Man camping in NT dies after being bitten by snake

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Western Brown snake
A Western Brown Snake can be deadly. PIC: Andy/Flickr

A 68-year-old from Adelaide has died after being bitten by a venomous snake while camping in the Northern Territory.

The man, who was travelling with a friend, was attacked by a western brown snake in Garig Gunak Barlu National Park in the Coburg Peninsula.

A spokesperson for the Northern Territory’s Parks and Wildlife said the man had gone to the park’s ranger station to find help after receiving the bite.

“The man presented to the Ranger Station and treatment immediately commenced in consultation with the District Medical Officer and CareFlight,” the spokesperson said. “Sadly the man lost consciousness and later died.”

Western brown snakes have been known to be aggressive and are the ninth most lethal snake on the planet.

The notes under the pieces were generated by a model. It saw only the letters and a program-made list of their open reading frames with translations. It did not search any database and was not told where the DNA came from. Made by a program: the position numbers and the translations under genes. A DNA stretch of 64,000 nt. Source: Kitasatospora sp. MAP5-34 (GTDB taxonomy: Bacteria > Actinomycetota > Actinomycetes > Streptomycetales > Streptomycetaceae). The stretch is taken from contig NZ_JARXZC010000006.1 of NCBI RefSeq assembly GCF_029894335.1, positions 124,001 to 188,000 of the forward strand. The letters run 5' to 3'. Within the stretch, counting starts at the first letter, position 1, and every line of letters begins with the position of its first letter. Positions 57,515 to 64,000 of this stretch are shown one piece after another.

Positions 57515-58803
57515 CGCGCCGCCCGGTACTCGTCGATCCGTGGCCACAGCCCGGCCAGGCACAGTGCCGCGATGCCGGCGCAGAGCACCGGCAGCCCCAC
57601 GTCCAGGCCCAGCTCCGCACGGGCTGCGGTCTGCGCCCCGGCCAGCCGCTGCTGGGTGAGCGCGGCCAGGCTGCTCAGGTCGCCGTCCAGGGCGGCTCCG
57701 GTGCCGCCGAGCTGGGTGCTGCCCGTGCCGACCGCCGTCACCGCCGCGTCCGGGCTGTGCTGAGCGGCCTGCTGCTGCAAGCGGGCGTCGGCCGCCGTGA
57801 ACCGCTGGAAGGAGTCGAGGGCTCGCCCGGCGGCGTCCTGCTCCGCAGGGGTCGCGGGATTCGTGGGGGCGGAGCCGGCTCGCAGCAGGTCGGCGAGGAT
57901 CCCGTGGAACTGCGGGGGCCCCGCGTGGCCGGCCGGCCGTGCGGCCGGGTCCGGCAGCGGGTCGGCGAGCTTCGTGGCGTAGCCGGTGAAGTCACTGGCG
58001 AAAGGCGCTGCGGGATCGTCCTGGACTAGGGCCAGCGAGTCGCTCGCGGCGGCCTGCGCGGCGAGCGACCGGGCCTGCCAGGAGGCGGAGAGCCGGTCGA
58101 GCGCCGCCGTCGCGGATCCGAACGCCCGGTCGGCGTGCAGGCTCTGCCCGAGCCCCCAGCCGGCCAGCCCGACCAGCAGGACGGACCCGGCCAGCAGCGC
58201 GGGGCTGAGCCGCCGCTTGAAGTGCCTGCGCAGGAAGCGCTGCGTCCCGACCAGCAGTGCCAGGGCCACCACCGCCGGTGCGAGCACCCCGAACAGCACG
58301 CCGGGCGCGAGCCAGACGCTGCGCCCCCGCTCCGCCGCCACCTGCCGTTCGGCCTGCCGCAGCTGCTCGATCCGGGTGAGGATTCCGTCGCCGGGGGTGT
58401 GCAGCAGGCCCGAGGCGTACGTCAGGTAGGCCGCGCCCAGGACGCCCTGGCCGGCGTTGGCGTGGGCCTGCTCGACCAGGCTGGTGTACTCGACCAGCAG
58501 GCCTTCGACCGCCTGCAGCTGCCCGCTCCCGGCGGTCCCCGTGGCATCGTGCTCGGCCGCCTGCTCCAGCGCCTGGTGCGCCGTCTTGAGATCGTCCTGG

Matthew Lamb, a snake expert from the Territory Wildlife Park, told 9News that Western Browns are often well camouflaged.

“They’re normally not a very large snake, and they’re very fast-moving,” he said. “All it takes unfortunately is for someone to step on them, and that’s just a natural reaction for them to bite.”

Mr Lamb said it’s important to carry a first aid kit when out in the bush.

“Pressure bandages are your best bet to try to slow the venom movement down,” he said. “But first of all, you should contact your ambulance services and get medical attention straight away.”

The Royal Flying Doctor Service said there are about 3,000 snakebites in Australia each year, with recent figures showing about 550 hospitalisations and an average of two deaths per annum.

Brown snakes are responsible for 41% of bites, tiger snakes 17%, and red-bellied back snakes 16%.

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One Response to Man camping in NT dies after being bitten by snake

  1. If bitten, apply pressure bandage, immobilise patient, and call for ambulance. Movement of the patient will speed up the spread of the venom

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